Saturday, August 27, 2005

Fake Letter

This just to let people know that the letter supposedly from me in the current issue of The Ruminator, presented by Daniel Handler while being interviewed, is fake. My signature is a big "X." Is this supposed to be postmodern? Is the reader expected to know this is a joke? Very funny, ha-ha.

A trivial matter, no doubt, but it DOES reinforce the notion that for many of this country's trendiest writers, truth has no meaning. Which leaves them free to construct phony letters, fake other writings, plagiarize, and further reinforce and add to the widespread dishonesty and phoniness of American society-- which of course we experience every day on our TV screens. "Why should writers be any different?" seems to be the thinking.

(But the ULA IS different-- one reason why I'm no longer going to enable the dishonesty pushed out through numerous endless anonymous names.)

I do believe that in the back of their minds, people like Handler and his friends, who get a chuckle at what we're doing, are bothered by what we represent. Someplace, down deep, within themselves, is the suspicion that they're frauds, and we're for real. Why else all the trouble invested in attempts to discredit us? Why all the fake ULA sites; the hours put into constructing them and posting on them-- redoing the arguments in a rigged arena in a way to favor themselves? What does this say about these people?


King said...

The big "X" signature on the letter illustrates also the rampant classism of these "liberals."
More than that, it shows the narrow box in which their minds live. For one thing, they have little knowledge about the history of literature itself. It's similar to the surprise people show when they see William Shakespeare's scrawled signature. Why, the guy must've been illiterate! he could hardly sign his name. Someone ELSE must've written the plays.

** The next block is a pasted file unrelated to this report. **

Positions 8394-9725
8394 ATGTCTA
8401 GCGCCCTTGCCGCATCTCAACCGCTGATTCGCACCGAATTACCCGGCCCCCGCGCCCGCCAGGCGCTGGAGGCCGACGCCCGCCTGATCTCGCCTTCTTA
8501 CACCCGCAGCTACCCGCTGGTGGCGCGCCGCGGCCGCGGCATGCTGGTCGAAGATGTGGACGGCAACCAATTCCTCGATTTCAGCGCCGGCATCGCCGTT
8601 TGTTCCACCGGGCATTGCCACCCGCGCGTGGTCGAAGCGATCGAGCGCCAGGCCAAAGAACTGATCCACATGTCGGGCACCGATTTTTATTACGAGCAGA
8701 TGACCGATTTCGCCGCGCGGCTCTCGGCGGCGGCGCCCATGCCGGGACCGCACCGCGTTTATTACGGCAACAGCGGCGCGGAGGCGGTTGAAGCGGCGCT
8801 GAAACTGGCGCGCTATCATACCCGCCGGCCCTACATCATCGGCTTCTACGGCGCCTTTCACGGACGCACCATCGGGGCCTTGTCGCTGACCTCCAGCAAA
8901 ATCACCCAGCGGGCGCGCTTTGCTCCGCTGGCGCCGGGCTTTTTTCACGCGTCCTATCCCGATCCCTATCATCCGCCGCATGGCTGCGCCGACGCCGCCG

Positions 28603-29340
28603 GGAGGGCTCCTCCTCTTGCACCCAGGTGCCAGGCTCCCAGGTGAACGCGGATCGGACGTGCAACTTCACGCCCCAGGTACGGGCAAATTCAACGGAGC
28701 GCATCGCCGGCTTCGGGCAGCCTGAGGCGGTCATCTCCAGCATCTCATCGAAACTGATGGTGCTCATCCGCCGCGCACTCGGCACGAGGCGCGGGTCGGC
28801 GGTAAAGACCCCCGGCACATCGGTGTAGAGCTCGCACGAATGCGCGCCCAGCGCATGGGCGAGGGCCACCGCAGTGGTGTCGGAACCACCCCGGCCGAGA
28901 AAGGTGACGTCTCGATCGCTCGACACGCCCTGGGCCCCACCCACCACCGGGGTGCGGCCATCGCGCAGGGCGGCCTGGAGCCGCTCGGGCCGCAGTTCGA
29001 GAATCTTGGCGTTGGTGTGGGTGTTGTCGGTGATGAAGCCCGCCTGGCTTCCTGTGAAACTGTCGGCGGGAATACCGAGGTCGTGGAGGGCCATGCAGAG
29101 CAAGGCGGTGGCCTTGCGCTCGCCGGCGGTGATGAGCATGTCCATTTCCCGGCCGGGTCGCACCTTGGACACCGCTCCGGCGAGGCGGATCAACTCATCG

The question is worth further examination. I'll just say here that a strong case could be made that the greatest, most influential
literature the world has produced has occurred at times of change from oral culture to a written one. (Periclean Athens, for instance. Or the Gospels. It's likely that Jesus couldn't sign his name-- his followers weren't highly educated people by any means. And then, of course, the problem of Shakespeare.)
You see, the rampant snobbery of people like Handler and David Sedaris, caught up in the wonderfulness of their own talents, will automatically dismiss all those not exactly like them. There may be a billion people alive today who are "illiterate"-- yet does this mean they're unintelligent, or can't communicate?
What do we say about a Homer, whose great poems were likely transmitted orally for many years before ever being written down?
Do people like Handler and Sedaris have any real understanding of what language and literature is about?
(Incidentally, I'm able to sign my name, for those who thought otherwise.)
p.s. claims to be the "love child" of and Harper's magazine. Is the letter a small payback for my pointing out examples of plagiarism which occurred in the pages of Harper's? If so, the lie of the letter is fitting. Harper's Editor, after all, is a documented liar. No hyperbole in that statement-- only the truth.
Lapham, I suggest you rein in your puppets! Thank you.

King said...

A Reminder:
This blog, and the ULA's site, are the only places you'll find news like this. In fact, they're likely the only places you'll hear ABOUT this, the Paris Review expose', and other revelations. Which means you can't wait for mentions or pointers to news on other blogs-- but have to check the ULA site every day to know what's really happening.

King said...

It's come to my attention that some blogs HAVE mentioned the Sedaris-Handler interview, with pointed reference to "hate mail." Posting connections to this interview, and by extension to the letter, is perpetuating a lie. It seems to be done gleefully. This matter, if nothing else, is a test to see if ANYONE in the lit-realm has integrity.
The ULA campaign itself is a test to see if the literary world of today can tolerate alternative ideas. So far, it's failing the test, big-time.